4. I have been dismissive of all this notch mania expecially MDN’s monotonous kiddie rants but to tell developers not to fill either side of the notch per se is totally out of order. There are Aps and situations where it will be the logical solution so Apple’s Taliban stance is puritanical and unnecessary in nature, just advised to make intelligent and appropriate design decisions over trying to ignore it .

      1. It’s not about Face ID…it’s the space on either side of that bar that’s the issue. Eye goes immediately to the contrasted area. It’s a distraction. Why not just continue the bar across and fill the gaps? Of course “edge to edge” is sacrificed…but not a biggie…but much less distracting to the eye’s scanning tendencies.

          1. Your solution provides two square corners and two rounded corners, with the location of the odd corners changing with the orientation of the device. Programmers would have to allow for that somehow. Some people, including the decision makers at Apple, would find that as distracting as the notch. Your taste differs, but that hardly justifies all these personal insults

            1. I don’t see why it has to have 2 squared and 2 rounded corners. The developer will settle for one or the other and create the display appropriately in their App.

            2. If you can’t understand, try drawing it on a piece of paper. A black bar straight across the end of the screen with the sensors will form two right angles with the adjacent straight sides of the screen/device. The end opposite the sensors will have rounded corners because the screen follows the curves of the device itself. Held in portrait, the square corners are at the top (or bottom, if the phone is held with the sensor end down). In landscape, the square corners may be at either the left or right, depending on how the user holds the phone.

              The Apple application programming interface since the Lisa has allowed for either rectangular windows (Rect) or rounded rectangles (RoundRect). There is no standarkd means for handling half-rounded rectangles.

              If an iPhone X app programmer defines his main window as a RoundRect, the system software provides standard means for handling all four possible orientations, although there will be a notch out of the sensor end or side of the screen. That is what Apple recommends.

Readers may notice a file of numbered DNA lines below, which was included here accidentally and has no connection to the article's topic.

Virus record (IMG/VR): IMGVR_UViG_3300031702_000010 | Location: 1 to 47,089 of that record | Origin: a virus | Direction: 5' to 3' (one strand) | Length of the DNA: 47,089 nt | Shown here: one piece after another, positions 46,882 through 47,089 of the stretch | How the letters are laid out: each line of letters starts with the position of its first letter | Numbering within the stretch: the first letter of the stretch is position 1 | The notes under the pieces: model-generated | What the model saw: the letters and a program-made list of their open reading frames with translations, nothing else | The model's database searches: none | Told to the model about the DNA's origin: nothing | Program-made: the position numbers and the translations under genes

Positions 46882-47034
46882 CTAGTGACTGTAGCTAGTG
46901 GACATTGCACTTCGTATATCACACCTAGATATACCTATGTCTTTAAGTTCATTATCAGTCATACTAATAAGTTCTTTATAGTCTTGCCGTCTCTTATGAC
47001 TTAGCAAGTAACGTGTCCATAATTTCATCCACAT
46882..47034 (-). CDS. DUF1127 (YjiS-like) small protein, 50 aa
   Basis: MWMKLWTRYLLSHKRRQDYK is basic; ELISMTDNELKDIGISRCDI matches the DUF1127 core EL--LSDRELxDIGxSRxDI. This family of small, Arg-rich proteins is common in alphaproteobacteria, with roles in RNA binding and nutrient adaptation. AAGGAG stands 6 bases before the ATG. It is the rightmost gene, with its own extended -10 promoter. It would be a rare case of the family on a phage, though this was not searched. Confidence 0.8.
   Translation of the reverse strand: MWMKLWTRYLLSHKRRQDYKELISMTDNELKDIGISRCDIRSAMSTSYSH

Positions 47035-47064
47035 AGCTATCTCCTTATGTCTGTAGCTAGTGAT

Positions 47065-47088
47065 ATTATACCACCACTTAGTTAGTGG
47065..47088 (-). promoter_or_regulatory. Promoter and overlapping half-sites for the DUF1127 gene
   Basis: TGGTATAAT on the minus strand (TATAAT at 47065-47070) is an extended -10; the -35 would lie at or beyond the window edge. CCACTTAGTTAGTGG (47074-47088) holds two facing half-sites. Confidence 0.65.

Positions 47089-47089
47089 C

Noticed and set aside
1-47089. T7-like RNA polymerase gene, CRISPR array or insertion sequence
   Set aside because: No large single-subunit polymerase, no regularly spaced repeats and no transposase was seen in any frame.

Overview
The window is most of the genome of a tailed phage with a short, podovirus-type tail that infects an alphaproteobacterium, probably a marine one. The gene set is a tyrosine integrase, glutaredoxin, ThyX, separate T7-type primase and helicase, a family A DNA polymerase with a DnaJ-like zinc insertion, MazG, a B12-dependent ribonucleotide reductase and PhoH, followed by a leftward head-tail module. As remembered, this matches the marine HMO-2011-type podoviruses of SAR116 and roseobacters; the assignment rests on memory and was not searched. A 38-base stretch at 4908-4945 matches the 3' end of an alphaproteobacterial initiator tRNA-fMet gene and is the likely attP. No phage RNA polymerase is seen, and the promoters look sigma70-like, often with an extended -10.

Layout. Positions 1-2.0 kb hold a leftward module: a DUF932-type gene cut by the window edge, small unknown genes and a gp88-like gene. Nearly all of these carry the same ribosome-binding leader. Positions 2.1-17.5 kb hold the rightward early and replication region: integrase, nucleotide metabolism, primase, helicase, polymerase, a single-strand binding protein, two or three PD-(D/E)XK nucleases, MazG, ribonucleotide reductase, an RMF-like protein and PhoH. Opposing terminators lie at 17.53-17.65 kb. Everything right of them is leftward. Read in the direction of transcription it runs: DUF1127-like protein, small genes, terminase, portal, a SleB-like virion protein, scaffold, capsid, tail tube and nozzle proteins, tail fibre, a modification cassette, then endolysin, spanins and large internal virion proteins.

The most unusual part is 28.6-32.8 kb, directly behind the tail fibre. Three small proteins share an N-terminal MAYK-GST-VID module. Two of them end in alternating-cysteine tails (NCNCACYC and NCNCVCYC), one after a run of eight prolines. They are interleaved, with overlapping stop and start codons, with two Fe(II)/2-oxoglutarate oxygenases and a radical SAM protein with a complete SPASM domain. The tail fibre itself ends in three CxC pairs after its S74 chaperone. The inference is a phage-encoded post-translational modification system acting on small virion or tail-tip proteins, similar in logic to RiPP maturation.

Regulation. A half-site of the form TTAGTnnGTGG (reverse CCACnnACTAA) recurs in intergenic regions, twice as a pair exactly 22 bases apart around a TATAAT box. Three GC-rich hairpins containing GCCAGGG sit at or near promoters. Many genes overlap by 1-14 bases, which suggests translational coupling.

If the app programmer defines his main window as a Rect, the square corners at the sensor end of the screen will eliminate the notch. Great, but it will also define the opposite end of the window as having square corners. That will not match the physical shape of the screen, meaning that there must either be a matching black bar at that end (a virtual bezel), or the extreme corners of the window will protrude offscreen and make that content invisible. That would look at least as bad as the notch.

              The only other alternative is to force every individual application programmer to come up with her own nonstandard solution for fitting content into a screen with one square end and one rounded end… with four possible arrangements depending on how the device is held. Some solutions could be very ugly, and no solution would be the same as any other, making the code difficult to maintain.

              What part of that explanation SUCKS?

            3. (Taking an idea from HTML for layout) Wouldn’t it be possible to section the ‘main’ window to have 2 subwindows (like a TABLE), fill the subwindow/area that defines the ‘notch’ area with black, fill the subwindow/area defining the rest of the area with a rounded rectangle and place a black background on the TABLE? This would result in the new ‘main’ area with 4 rounded corners of equal dimensions. No matter which way you rotate the display the rounded corners would be in the right places and notch made ‘invisible’.

            4. That would eliminate the notch, but wouldn’t it mean that the subwindow with the content would be surrounded by a black frame, eliminating the sense of a full sized screen.

            5. That would be unlikely unless Apple’s development tools are less flexible than HTML. Frames and Tables can have zero width borders and insets. The appearance would not differ from a display they would have ended up with if Apple had chosen to not place ‘ears’ in the first place. Unfortunately this ‘solution’ would probably be against current Apple policy of telling developers to work around the notch.